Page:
Normally, the human body will feel the pain when an injury or certain disorders. But it will never be felt by a girl who had the gene mutation since birth. This is experienced by Ashlyn, age 10-year-old girl in Florida.She was born with a congenital pain insensitivity disorders (congenital), that is a rare condition caused by genetic mutations and can not feel pain. Congenital insensitivity of pain is not curable and there is no treatment to cure him. There are only 45 to 50 cases ever reported.
Gene mutations experienced by Ashlyn shaped wrench, so she decreased the sensitivity of pain but she still may feel the warmth and touch someone. Ashlyn did not cry when she was born, while growing teeth, when hungry or when her diaper was wet. The only condition that makes her cry was broken ear drum when she was 3 years old. "Ear drum burst and she was bleeding from her ears, she felt the pressure for the first time," explained Tara Blocker, Ashlyn mother, as reported from Foxnews, Thursday (08/26/2010).
According to Tara, without having the ability to feel pain, Ashlyn often chewed her lower lip when she fell asleep. These conditions have never been made severely swollen. In addition, patients with other congenital pain insensitivity is also frequently injured, such as biting the tip of the tongue, eye damage or even burn themselves on hot surfaces such as stoves.
In her case, Ashlyn had suffered severe burns when her hand is inserted into the washing machine was on, when she was two years old. Although it did not bother her, but her mother (Tara) is very anxious and could only cry. Ashlyn toughest years was when she was a toddler. But although she often suffered bumps, bruises and burns, her parents do not understand why Ashlyn never cried.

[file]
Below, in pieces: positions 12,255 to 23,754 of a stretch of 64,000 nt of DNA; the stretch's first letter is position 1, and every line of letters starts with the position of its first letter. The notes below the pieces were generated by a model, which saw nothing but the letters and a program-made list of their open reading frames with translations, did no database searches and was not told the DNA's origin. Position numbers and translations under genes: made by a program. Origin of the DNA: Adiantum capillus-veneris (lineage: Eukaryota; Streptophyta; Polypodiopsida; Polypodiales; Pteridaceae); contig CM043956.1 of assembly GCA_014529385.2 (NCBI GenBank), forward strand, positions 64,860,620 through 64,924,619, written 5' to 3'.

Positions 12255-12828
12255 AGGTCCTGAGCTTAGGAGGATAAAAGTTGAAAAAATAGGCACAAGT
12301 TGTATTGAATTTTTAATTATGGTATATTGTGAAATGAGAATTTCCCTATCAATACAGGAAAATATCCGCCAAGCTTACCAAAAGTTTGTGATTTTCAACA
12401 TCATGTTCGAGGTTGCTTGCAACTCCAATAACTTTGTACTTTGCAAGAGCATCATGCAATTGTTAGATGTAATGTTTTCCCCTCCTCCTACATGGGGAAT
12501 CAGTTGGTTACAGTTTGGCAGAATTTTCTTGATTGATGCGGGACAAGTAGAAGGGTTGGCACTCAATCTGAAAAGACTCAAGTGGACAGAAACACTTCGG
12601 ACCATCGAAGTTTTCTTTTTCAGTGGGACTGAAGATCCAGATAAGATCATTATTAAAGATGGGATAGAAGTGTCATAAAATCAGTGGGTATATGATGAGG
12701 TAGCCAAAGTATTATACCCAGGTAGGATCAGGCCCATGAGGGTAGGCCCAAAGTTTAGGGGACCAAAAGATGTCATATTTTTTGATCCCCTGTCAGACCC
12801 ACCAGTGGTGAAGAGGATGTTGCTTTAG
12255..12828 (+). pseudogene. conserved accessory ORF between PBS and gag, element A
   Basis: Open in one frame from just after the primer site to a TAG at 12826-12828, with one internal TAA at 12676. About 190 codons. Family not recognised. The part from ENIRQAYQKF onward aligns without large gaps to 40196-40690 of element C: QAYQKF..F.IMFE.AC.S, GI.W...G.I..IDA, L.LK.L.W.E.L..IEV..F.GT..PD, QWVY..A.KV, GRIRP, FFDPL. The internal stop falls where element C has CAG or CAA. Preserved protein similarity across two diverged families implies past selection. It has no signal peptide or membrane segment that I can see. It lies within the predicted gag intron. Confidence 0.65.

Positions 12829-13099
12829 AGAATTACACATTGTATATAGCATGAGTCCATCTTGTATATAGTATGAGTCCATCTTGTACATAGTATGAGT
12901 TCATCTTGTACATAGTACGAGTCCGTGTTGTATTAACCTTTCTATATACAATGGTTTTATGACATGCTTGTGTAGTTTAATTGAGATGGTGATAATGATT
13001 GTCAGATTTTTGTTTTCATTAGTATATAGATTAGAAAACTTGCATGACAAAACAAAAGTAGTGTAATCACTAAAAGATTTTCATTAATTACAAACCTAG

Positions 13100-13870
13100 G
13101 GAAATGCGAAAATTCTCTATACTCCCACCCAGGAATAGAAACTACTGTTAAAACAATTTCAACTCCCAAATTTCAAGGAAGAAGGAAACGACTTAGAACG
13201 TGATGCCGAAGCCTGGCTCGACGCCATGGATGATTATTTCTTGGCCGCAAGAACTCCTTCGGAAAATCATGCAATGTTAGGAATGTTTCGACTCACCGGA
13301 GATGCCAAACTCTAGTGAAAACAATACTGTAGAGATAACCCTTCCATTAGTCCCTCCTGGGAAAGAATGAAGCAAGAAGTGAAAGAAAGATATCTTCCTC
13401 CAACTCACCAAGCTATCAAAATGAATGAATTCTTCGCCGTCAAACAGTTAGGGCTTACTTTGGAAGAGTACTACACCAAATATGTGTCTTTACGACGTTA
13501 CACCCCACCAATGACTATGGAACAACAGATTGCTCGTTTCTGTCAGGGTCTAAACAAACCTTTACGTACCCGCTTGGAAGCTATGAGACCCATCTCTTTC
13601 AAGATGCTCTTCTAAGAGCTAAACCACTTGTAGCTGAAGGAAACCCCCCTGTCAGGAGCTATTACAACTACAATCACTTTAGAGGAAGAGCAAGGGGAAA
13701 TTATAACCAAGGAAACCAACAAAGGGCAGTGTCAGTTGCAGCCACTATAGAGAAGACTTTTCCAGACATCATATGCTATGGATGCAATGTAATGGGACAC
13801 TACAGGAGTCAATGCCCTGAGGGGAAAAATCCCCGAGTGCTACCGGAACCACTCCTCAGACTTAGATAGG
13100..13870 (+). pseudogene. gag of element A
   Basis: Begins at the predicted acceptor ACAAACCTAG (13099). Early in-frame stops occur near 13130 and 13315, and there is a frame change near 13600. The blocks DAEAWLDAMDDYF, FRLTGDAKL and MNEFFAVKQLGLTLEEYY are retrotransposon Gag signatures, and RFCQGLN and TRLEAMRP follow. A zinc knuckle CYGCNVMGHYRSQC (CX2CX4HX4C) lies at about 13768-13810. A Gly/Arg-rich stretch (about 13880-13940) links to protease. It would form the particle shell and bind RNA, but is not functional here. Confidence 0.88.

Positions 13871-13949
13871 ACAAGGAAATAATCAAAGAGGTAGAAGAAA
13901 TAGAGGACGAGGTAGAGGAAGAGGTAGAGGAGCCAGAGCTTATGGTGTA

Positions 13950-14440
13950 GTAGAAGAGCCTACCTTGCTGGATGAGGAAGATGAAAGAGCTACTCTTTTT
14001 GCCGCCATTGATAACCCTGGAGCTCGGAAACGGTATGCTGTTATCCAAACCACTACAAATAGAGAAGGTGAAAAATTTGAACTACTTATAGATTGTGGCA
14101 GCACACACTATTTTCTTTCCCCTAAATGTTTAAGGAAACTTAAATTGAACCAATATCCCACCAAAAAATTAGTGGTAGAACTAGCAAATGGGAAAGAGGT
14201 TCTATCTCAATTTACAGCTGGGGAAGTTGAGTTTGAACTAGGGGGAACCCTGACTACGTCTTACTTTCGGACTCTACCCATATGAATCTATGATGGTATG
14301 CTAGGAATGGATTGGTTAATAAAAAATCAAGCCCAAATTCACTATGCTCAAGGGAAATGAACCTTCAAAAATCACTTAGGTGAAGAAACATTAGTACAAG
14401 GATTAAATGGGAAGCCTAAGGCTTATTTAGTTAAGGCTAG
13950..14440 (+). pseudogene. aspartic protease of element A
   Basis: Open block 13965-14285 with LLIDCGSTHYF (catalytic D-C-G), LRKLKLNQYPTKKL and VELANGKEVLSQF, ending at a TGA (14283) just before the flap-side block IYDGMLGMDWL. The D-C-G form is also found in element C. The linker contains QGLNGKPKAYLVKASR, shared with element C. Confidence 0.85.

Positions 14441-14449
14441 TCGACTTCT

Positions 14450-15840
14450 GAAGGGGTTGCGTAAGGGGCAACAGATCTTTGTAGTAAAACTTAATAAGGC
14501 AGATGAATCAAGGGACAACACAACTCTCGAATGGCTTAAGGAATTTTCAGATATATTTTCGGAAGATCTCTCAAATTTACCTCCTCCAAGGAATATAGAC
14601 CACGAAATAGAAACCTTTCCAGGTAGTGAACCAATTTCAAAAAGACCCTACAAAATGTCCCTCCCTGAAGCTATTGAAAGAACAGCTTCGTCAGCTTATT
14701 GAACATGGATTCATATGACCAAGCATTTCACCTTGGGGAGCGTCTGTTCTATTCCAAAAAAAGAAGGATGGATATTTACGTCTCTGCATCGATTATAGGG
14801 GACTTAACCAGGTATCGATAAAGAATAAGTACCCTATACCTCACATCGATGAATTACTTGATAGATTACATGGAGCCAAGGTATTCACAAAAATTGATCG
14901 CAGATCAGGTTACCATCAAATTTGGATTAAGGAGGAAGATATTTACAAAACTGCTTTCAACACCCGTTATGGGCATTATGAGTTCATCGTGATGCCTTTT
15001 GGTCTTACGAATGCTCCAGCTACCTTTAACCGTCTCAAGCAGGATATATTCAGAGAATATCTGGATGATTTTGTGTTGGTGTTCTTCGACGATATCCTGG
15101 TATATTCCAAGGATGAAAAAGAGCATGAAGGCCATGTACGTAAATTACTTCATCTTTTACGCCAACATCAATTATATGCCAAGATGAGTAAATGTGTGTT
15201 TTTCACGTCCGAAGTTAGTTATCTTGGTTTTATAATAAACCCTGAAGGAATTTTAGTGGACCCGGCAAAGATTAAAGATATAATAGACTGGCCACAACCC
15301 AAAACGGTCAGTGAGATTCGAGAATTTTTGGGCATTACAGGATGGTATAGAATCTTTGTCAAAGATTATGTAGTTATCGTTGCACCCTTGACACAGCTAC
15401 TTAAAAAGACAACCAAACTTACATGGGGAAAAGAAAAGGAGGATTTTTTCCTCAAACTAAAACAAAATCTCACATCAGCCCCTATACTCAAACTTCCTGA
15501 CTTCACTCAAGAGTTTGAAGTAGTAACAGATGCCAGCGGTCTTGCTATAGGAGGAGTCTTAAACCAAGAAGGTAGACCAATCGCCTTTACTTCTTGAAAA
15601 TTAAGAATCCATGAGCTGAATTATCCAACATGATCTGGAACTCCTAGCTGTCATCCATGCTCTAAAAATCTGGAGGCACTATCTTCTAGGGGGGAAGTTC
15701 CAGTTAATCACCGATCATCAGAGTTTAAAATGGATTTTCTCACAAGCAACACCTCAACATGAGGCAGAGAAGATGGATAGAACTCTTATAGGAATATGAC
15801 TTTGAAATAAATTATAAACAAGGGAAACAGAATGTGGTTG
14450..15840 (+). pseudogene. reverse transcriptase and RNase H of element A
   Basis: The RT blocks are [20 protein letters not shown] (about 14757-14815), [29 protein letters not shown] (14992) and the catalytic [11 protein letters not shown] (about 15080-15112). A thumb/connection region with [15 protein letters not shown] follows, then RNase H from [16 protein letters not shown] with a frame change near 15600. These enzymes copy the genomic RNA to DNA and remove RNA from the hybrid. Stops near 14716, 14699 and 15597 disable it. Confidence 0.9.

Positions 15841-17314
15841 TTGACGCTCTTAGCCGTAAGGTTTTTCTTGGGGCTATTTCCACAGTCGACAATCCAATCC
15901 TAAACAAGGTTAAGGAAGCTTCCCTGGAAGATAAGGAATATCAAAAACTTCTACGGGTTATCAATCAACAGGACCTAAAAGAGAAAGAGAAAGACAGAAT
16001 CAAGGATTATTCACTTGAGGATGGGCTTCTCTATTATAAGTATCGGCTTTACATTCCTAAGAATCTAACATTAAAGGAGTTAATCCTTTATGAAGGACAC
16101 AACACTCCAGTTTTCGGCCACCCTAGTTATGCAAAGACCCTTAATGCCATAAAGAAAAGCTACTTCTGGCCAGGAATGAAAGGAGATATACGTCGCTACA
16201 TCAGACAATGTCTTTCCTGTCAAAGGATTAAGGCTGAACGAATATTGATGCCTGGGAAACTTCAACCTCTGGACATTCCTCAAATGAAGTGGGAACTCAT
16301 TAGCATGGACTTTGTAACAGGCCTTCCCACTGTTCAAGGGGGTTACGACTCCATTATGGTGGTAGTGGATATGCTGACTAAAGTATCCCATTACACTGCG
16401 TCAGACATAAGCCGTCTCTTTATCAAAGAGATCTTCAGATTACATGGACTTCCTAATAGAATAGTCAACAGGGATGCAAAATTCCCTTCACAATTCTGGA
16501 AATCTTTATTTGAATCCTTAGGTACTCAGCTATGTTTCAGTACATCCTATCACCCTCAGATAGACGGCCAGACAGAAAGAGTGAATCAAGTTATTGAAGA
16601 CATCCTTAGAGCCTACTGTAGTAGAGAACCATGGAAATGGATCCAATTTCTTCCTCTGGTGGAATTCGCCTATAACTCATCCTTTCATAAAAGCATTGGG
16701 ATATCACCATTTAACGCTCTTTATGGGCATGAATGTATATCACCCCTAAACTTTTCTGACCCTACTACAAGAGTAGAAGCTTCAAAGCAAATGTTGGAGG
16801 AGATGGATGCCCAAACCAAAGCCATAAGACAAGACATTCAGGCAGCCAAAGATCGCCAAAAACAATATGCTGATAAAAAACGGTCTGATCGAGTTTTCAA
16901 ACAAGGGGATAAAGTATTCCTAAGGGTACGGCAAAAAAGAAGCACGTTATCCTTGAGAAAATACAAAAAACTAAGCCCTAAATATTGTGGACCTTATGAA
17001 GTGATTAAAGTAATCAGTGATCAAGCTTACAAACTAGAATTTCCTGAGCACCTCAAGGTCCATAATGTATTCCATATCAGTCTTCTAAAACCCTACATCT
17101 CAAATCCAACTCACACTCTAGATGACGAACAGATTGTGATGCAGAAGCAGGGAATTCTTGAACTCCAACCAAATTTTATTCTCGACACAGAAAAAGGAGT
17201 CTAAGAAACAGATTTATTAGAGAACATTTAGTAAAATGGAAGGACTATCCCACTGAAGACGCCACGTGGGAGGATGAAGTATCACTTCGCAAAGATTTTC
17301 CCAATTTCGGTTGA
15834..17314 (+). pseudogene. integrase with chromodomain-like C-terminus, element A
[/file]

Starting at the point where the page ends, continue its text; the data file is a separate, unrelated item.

Blocker family began to experience a long road after Ashlyn was diagnosed with congenital pain insensitivity by an expert on genetics in 2004. Tara never heard of it before and she and her husband happy, because they finally know the reason why Ashlyn never cried.
In 2004, Dr. Roland Staud, Ashlyn and her family invited to come to the University of Florida, in order to study and learn more about a rare condition on Ashlyn.
Team of researchers conducted a preliminary test, that is by taking blood Ashlyn and her family to obtain a DNA sample. Five years later in the year 2009, a team Florida University, determined that Ashlyn, has two SCN9A gene mutations, which shut down a molecule, involved in the direction of nerve impulses to the brain.
SCN9A gene is a gene that sends pain messages, and nerve impulses to the brain. Mutation of this gene can cut both functions, thus causing pain insensitivity. And when this gene becomes overactive, it can be caused hypersensitivity.
Finally, Dr. Staud and family, decided not to block the gene therapy Ashlyn, in order to avoid the potential for triggering gene becomes overactive. "I would never want to take risks, play with a gene that could eventually make Ashlyn feel the pain that is" very extreme, "explained Tara.
Among the many physical tests, psychological, genetic and neurological disorders that have been conducted on Staud Dr. Ashlyn, he found out that Ashlyn is sensitive to touch, temperature and vibration, but not sensitive to pain and odor. In the year 2009, Ashlyn broken ankle in a bike accident. It is known to parents after showing symptoms of swollen Ashlyn body two days later.
Although injuries are not so great because she did not feel anything, Ashlyn's parents remain concerned and aware of the danger of infection. Finally, the family asked her to use a wheelchair, to avoid infection and reduce development pressures.